A number of drugmakers have targeted the central Asian country of Kazakhstan as a good arena in which to expand and now the government says it will get into the game as well.
Kazinform, Kazakhstan's national news agency, said the Science Fund of Kazakhstan of the Education Ministry will finance a biologics plant to make vaccines against influenza, poliomyelitis and brucellosis, as well as veterinary drugs. Few details were provided but the plant will be built at the Scientific Research Institute for Biological Safety in its largest city, Almaty. Kuatzhan Ualiyev, chairman of the fund, said the plant would be designed to produce up to 10 million doses a year.
The country has been actively recruiting drug companies as part of President Nursultan Nazarbayev's plan to drive domestic drug production to 50% in an effort to create jobs and to keep healthcare costs in hand. It is not unlike what Russia is doing but in that case the country has indicated that if Western companies want to sell drugs there, they need to start producing them there.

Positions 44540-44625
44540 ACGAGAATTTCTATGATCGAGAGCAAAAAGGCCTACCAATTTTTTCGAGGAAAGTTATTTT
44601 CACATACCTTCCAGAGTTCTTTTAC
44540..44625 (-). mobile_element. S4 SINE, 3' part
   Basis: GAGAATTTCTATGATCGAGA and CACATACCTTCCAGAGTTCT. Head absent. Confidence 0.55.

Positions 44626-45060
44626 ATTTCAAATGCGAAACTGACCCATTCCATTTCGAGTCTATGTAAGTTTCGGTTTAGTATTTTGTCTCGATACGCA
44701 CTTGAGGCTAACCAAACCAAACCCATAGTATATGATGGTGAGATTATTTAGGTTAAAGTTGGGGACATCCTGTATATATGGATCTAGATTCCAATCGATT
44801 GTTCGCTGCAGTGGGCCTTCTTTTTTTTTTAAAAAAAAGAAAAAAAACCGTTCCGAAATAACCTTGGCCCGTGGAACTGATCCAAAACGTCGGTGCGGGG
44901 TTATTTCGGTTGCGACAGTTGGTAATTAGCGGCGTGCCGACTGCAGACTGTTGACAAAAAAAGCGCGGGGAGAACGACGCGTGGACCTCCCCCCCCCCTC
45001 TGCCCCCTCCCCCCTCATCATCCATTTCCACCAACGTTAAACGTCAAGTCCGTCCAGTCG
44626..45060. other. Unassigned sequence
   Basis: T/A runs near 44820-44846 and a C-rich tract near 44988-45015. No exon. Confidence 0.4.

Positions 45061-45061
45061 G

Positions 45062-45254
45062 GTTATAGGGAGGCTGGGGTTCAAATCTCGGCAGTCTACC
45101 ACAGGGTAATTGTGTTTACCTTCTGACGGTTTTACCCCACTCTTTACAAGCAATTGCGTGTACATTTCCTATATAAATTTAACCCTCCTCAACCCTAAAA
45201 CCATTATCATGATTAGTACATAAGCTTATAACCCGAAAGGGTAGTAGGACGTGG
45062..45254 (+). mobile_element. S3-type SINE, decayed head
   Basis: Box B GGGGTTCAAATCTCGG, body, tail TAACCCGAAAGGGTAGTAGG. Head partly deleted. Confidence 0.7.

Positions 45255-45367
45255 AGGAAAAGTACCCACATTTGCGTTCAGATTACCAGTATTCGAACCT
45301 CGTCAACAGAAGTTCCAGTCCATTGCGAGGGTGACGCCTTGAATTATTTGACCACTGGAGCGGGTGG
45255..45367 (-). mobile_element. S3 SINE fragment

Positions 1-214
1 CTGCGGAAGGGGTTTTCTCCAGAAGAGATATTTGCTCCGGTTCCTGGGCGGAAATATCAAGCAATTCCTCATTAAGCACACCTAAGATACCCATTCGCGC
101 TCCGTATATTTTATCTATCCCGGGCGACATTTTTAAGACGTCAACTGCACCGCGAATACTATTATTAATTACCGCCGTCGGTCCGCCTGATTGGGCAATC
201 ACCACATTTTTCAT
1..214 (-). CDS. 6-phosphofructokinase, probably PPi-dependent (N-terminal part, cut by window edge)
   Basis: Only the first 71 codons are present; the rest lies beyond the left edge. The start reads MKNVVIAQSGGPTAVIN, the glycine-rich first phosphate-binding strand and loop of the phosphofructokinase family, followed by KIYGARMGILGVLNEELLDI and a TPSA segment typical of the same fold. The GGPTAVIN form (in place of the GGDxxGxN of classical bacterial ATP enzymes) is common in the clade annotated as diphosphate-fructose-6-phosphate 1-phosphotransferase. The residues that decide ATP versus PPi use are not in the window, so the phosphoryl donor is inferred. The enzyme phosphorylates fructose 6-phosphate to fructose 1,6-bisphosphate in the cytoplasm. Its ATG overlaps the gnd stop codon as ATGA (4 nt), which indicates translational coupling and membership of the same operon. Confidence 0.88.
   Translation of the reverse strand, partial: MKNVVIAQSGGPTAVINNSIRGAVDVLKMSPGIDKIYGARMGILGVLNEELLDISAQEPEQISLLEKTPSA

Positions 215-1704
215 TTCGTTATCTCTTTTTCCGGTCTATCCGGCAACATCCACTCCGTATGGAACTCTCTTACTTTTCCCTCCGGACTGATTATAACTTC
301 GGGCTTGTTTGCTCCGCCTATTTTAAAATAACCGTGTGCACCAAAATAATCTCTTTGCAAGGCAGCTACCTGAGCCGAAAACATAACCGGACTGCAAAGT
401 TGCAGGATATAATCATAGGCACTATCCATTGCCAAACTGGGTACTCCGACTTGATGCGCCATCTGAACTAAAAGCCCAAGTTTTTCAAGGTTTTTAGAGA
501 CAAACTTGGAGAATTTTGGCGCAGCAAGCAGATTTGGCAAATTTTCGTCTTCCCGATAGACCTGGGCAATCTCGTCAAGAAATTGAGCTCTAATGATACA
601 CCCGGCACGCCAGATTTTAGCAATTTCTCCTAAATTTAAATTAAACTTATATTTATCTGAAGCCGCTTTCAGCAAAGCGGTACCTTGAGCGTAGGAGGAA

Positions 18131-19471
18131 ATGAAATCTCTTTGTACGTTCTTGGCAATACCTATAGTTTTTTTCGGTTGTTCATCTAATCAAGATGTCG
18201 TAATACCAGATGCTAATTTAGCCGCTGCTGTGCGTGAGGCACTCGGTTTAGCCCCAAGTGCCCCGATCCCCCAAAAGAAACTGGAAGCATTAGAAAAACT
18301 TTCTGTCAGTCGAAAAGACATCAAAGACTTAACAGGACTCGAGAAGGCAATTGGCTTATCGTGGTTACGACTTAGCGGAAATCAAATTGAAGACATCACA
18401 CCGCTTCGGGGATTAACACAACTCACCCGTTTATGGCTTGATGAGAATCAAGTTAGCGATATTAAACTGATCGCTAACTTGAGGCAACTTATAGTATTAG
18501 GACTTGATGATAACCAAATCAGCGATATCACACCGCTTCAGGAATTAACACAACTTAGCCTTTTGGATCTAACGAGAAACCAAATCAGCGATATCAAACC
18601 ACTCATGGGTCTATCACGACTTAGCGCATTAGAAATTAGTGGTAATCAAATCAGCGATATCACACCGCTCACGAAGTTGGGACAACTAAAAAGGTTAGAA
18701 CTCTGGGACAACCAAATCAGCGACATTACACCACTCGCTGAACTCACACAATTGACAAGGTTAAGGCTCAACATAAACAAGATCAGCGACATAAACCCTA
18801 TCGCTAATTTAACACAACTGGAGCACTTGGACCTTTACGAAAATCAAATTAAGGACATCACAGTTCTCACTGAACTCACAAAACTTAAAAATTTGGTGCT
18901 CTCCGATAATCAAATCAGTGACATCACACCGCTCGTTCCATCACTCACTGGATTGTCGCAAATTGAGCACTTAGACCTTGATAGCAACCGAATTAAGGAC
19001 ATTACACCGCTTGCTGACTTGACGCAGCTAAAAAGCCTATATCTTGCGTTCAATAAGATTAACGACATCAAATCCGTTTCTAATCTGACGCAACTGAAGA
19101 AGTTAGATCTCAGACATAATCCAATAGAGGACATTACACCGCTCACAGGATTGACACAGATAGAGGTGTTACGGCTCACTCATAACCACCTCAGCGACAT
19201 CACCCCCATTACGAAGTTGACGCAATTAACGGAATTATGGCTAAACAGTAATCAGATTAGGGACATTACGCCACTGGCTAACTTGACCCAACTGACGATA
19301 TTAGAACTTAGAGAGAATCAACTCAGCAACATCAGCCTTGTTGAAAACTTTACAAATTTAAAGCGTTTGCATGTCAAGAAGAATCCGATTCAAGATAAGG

Companies see potential in Kazakhstan. The Financial Times says Prague-based Favea Europe in October signed an agreement with Romat, a large Kazakh company. Romat will invest about €37 million ($49.3 million) in two plants as part of that deal. Turkey's Abdi Ibrahim Global Pharm struck a deal with Alma Pharma and the two will build a $60 million factory in the country. In 2011, Poland's Polpharma bought Chimpharm, the largest domestic producer in Kazakhstan in an $85 million deal. A new manufacturing facility was part of that acquisition. Big Pharma also is taking note. GlaxoSmithKline ($GSK) last year opened an office in the country with the intent of eventually manufacturing some of its vaccines there.
- read the Kazinform item
- get more from the Financial Times